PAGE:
The bladder is a hollow, muscular organ which is located within the pelvis. It stores urine until it is ready to be voided. The most common causes of a ruptured bladder are trauma, such as being hit by a car, falling from a height, gunshot wound or due to a urinary blockage caused by calculi or mucous plugs or bladder cancer. Once the bladder ruptures, urine leaks into the abdomen (known as uroabdomen) resulting in uremic poisoning, a life-threatening condition due to a dangerous build up nitrogenous of toxins in the bloodstream.
Symptoms of ruptured bladder:
Any cat who has had a serious trauma should be evaluated for a ruptured bladder, especially where a pelvic fracture has occurred. Obviously, a traumatic injury will result in a bladder that ruptures quickly, however, if a urinary blockage is the cause, there may have been symptoms of a urinary prior to the bladder rupturing. These would include:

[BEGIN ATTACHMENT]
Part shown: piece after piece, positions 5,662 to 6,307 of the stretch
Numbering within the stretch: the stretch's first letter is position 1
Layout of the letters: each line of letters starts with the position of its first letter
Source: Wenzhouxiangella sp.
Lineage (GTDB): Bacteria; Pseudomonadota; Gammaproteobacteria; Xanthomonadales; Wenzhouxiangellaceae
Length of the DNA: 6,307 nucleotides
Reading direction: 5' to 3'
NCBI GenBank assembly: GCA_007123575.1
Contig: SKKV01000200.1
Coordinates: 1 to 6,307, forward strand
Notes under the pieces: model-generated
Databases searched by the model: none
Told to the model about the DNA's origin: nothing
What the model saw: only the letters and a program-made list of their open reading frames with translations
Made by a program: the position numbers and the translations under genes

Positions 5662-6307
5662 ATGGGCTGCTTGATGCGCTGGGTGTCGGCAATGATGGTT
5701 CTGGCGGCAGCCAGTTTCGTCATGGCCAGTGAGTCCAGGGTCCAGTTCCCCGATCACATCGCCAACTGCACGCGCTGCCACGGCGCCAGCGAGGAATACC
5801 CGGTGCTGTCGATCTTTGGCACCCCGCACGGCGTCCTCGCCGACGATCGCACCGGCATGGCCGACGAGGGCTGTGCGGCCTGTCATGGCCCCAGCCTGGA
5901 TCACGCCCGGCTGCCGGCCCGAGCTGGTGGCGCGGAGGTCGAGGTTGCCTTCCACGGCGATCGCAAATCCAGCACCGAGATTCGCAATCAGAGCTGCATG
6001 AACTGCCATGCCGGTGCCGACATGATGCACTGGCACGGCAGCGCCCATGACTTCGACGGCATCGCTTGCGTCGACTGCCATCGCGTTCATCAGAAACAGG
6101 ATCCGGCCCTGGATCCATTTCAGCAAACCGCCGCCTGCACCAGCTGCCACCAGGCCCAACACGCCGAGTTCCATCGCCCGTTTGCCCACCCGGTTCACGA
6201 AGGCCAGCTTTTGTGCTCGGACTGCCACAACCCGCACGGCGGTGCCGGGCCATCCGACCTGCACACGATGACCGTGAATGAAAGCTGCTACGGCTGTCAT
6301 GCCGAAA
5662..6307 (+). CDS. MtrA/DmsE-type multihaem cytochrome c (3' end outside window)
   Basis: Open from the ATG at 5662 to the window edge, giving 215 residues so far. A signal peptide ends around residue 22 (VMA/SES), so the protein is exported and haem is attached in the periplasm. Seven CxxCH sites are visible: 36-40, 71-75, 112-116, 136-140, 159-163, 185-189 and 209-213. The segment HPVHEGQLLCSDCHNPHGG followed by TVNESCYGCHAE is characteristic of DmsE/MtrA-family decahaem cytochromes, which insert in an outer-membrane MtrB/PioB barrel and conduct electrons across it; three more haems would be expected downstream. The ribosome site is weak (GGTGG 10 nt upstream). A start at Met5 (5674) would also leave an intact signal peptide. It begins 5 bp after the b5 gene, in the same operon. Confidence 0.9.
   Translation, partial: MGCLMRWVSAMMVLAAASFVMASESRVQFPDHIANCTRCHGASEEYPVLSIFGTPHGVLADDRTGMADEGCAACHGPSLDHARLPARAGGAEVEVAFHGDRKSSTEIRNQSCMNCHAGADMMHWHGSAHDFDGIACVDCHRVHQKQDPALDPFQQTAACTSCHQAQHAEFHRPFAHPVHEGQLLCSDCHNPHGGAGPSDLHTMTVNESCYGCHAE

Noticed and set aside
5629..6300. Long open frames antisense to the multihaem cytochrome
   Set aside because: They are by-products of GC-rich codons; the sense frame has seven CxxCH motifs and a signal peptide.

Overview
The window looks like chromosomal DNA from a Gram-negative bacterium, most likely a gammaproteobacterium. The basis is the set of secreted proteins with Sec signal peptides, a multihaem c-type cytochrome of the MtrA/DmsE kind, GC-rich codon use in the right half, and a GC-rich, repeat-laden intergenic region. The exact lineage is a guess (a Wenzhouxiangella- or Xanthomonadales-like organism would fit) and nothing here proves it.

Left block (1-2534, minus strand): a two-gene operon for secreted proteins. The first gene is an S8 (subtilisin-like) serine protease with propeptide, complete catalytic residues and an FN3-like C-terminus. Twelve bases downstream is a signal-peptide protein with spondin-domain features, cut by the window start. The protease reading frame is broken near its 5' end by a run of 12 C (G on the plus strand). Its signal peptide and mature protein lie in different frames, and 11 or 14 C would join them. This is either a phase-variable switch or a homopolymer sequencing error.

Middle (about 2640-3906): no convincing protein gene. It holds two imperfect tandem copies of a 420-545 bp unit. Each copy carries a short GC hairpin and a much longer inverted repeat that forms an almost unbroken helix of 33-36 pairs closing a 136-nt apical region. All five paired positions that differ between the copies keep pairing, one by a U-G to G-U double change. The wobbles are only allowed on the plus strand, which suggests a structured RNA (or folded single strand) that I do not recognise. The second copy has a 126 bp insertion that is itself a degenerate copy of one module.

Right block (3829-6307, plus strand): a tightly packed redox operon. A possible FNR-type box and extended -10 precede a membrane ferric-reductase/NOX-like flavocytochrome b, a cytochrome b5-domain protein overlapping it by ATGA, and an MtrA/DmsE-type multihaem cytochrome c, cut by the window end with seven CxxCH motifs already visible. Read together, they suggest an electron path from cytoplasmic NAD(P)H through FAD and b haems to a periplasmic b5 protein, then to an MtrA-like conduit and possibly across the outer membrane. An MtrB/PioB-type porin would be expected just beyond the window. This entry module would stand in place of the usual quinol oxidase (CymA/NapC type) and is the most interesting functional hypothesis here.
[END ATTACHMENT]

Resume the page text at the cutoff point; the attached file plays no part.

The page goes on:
- Straining to urinate.
- Frequent trips to the litter tray.
- Blood in the urine.
- Abdominal pain.
Presenting symptoms relate to uremic poisoning and may include:
How is a ruptured bladder diagnosed?
Your veterinarian will perform a complete physical examination of your cat and obtain a medical history from you. If he has been involved in a trauma he will be assessed for a broken pelvis and a ruptured bladder, both of which are common injuries.
- Abdominal x-rays and ultrasound will be taken to evaluate the pelvis and bladder.
- Bloodwork to evaluate for elevated BUN (blood urea nitrogen), creatinine and potassium levels.
- Urinalysis to evaluate for blood in the urine (hematuria).
How is a ruptured bladder treated?
Ruptured bladders require surgical repair.